kin·ship n. Relationship by nature, character, affinity or common origin
wərk·shop n. Site or place where making or repairing happens
Kinship Workshop investigates relationship to nature, landscape and other animals through the body, the senses, movement and reflection…
How do we: move, sense, play, crouch, crawl, feel, touch, propriocept, balance, hang, hang out, congregate, assert, negotiate, observe, wait, rest and be with others? Through experiencing or remembering our human physicality, senses, desires and close connection to others (human and other), we find our “place in the family of things” (Mary Oliver).
Kinship Workshop invites participants into experiential, embodied and ever-deepening relationship to nature, landscape and other species through grounding physical practices. Participants are guided through simple activities to tune into being outside, how we sense and how we move through and how we relate to landscapes.
From these enlivening and thought-provoking experiences we can reconsider our felt relationship to nature and catalyse personal responses in a time where crucial and loving action to global issues is much needed.
Kinship is a catalyst for ‘returning’ toward non-hierarchical and symbiotic sharing of place. It is an exploration into how we relate to and meet ‘other’ in non human-centric rural places. Through a series of physical and attuning exercises both indoors and outdoors, we explore how we experience landscape, in which we consistently share with other animals, plant-life, fungal-, mineral- and weather-systems etc.– Tom (workshop facilitator)
Movement and sense-tuning activities acclimatise us to trans-species spaces – by remembering activities that are fundamentally familiar to our bodies and faculties: moving, crawling, balancing, hanging, congregating, listening, observing, sensing, resting, negotiating and being with others – all of which prepare us to meet non human centric perspectives with ‘fresh eyes’.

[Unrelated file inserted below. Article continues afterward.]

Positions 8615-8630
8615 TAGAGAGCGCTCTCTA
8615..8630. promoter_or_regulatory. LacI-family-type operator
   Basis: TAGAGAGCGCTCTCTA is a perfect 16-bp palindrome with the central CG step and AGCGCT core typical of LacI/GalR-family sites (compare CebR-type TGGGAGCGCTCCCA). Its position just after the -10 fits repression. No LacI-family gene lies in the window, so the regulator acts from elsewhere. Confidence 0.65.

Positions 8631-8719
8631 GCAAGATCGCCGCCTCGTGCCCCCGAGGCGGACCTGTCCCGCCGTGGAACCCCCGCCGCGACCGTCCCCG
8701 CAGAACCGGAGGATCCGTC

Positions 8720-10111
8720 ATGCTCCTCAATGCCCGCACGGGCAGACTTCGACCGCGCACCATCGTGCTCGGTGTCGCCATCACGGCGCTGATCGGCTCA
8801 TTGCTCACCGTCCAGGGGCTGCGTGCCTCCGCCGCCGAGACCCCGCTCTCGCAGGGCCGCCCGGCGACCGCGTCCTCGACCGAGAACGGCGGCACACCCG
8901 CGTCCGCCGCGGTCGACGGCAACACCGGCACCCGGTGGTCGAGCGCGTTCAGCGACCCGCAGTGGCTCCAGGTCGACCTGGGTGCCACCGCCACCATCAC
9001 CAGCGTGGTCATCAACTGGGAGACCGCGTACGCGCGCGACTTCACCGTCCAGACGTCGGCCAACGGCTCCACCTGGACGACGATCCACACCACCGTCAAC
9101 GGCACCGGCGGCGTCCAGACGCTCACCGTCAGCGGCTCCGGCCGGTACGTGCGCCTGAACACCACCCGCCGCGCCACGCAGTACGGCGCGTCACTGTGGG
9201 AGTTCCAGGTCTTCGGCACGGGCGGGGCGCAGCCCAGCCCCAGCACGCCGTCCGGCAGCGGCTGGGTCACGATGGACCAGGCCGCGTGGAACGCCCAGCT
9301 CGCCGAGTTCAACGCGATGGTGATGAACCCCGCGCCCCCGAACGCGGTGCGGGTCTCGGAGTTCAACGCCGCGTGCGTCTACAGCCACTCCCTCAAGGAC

The landscape, the environment and the weather provide and hold a framework for meetings and encounters to happen, and reflective dialogue amongst the group of participants, helps to process experiences.
Workshop facilitator and founder Tom Goodwin has a background in various movement practices and somatic trainings including dance, martial arts and bodywork, and has extensive experience in teaching and facilitation (www.tomgoodwin.info).
Kinship Workshop draws from his experiences of spending time with other animals both in sanctuaries and through wild and domestic encounters. He completed an internship at The Kerulos Center in 2014 studying trans-species psychology and self-determination (internship overview video link), from which developed the material included in the Kinship Workshop.
Katye Coe has been involved with Kinship Workshop since 2016 and joined as a facilitator in 2018. Katye is a dancer, performer and teacher working collaboratively in the UK and internationally (www.katyecoe.org). Katye is a certified Skinner Releasing Technique teacher and has completed 4 years of site and movement work in Helen Poynor’s Walk of Life Programme.
Katye grew up on a farm and later worked extensively alongside horses. Her intention in the context of Kinship Workshops relates to the importance of negotiating our place among other animals in these current times.
PHOTO CREDITS: All photos on the website are by Tom Goodwin unless otherwise credited.
(The below photo gallery shows various wildlife photos, photos from past Kinship Workshops and Tom’s trips to different animal sanctuaries, photo of Tom and mountain dog: Frank van de Ven, photos of Tom at Ape Action Africa and Animal Aid Unlimited: volunteers and staff)